Even in the best of times, nurseries and garden supply shops depend heavily on strong sales in the springtime.
“We have to have a good spring to survive the rest of the year,” says Florrie Johnson of Johnson Garden Center in Macon, who’s been in the business for 50 years.
This gardening season, despite the worst recession in more than a half-century, Johnson and others in the nursery industry are hoping — if not expecting — good things.
“There’s been a lot of discussion in the industry that the economy might keep people at home because they’ll have less spending money,” said Kim Paul of Green Leaf Garden Center on Hartley Bridge Road. “That might make more people spend more time in their yards.”
Tuesday afternoon, Ann Bennett of Forsyth browsed through the seed selection at Johnson’s before settling on a pack of viola called Johnny Jump Up. These days, groceries and gas costs don’t leave much to spend on gardening, but Bennett, who said she’s in her 70s, still plans to plant — and fight off the deer who like to feed off her flowers.
“I don’t have any leftover money these days,” she said. “We still like to do things in the yard as much as we can do.”
Another reason for optimism this year is the renewed interest in vegetable gardens, another sign of the lean times.
“I don’t know if you could call them ‘victory gardens,’ but the trade magazines have predicted a surge in the planting of fruit trees and vegetables,” said Terry Johnson, who runs Johnson’s Garden Center with his mother.
“It’s coming true.”
Johnson said he has fielded lots of calls from people interested in planting fruit trees, blueberries, strawberries and tomatoes.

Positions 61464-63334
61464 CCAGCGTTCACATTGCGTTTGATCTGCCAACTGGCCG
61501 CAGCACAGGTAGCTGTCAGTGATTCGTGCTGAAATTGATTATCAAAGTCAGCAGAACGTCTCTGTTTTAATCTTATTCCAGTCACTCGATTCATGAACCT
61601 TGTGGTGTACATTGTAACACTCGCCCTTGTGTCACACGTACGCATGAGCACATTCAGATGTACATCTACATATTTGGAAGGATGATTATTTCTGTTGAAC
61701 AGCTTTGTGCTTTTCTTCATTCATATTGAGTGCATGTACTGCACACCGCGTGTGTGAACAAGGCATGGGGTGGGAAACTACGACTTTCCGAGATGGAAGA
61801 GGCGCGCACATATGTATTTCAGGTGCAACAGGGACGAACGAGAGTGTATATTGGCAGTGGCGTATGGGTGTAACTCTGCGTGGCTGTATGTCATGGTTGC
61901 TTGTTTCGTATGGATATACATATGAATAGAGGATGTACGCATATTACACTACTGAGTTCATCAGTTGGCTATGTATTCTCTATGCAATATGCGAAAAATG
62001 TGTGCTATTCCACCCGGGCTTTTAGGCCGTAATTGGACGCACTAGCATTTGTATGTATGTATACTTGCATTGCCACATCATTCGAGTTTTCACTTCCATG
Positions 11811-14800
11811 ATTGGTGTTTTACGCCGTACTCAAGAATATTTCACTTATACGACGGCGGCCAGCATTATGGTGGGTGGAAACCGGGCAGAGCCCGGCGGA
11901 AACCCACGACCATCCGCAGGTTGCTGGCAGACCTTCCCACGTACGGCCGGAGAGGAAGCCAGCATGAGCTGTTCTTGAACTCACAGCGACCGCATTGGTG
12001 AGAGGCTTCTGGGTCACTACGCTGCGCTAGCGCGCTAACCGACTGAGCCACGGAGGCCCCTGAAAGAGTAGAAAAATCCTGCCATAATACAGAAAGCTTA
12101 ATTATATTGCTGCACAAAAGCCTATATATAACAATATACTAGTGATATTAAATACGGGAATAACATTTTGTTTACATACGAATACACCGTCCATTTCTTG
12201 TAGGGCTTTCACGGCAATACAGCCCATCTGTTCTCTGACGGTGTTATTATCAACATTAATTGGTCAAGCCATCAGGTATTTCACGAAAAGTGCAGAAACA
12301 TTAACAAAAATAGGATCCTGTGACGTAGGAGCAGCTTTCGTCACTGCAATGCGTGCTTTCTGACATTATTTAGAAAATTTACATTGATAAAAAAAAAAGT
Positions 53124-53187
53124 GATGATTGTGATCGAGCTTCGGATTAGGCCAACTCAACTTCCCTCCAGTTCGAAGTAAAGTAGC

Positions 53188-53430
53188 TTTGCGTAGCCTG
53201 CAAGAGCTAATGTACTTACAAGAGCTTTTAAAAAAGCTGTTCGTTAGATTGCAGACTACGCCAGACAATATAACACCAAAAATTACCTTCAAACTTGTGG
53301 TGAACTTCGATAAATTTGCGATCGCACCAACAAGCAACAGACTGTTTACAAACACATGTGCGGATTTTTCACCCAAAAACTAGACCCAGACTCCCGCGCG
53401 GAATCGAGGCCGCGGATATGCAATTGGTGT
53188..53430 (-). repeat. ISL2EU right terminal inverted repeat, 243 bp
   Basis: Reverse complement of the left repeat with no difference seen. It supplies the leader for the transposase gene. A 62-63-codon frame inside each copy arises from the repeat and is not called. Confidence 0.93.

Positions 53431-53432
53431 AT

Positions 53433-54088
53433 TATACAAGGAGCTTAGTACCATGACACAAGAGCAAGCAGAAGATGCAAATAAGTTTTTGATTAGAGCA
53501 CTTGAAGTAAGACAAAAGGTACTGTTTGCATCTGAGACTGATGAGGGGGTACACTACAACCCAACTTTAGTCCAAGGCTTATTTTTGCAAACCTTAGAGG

“I hope it’s a trend,” he said. “It’s amazing how many people have never planted a tomato or a pepper.”
Johnson, a self-proclaimed “earth-hugger,” also said there’s a growing interest in organic gardening, and as a result more people are wanting to grow their own.
“All of a sudden, folks are concerned about how many thousands of miles things have come before they arrive on the shelves,” he said. “Maybe this will help get the green movement going. I hope it will surge the interest in people producing their own produce.”
Nurseries could use a good year, he said.
“Our business has been hurt so much by the drought for the past two years, everybody just sort of got out of the habit,” he said.
Last year’s Mother’s Day tornado downed so many trees in Macon, Johnson had expected a rush on replacements as residents sought to get their yards back in order. That never happened, he said, perhaps as a result of the economy taking a nosedive late last year.
“We’re thankful people are getting back. The nursery business as a whole has suffered, because that’s one thing people can cut back on.”
The struggling economy, however, might just work in the favor of nurseries and home improvement stores as the weather warms, he said.
“People are not going to be moving. They’re not going to be buying a new house. They’re going to be fixing up their yards and fixing up their patios.”
Tuesday, the staff at Johnson’s were scrambling to help a busload of Cherry Blossom Festival visitors from Calhoun. The group usually includes the Hartley Avenue store on its annual daytrip to Macon.
“We always try to stop here. We like to support local businesses,” said Brenda Tidwell, travel director for Leisure Time Charters and Tours.
Tidwell purchased several containers of red geraniums and verbena.
“I got some last year,” she said. “They have good stock here.”
The Johnsons and Paul all said they have discouraged customers from doing too much planting too early, before the threat of a final frost is gone. But, they said, some folks can’t wait to get started.
And, who can really blame them? Working in the yard and garden, Florrie Johnson said, can be a nice distraction during tough times.
“Gardening is a wonderful therapy,” she said. “There’s nothing any closer to God than digging in the good earth. Gardening has always been good therapy.”
To contact writer Rodney Manley, call 744-4623.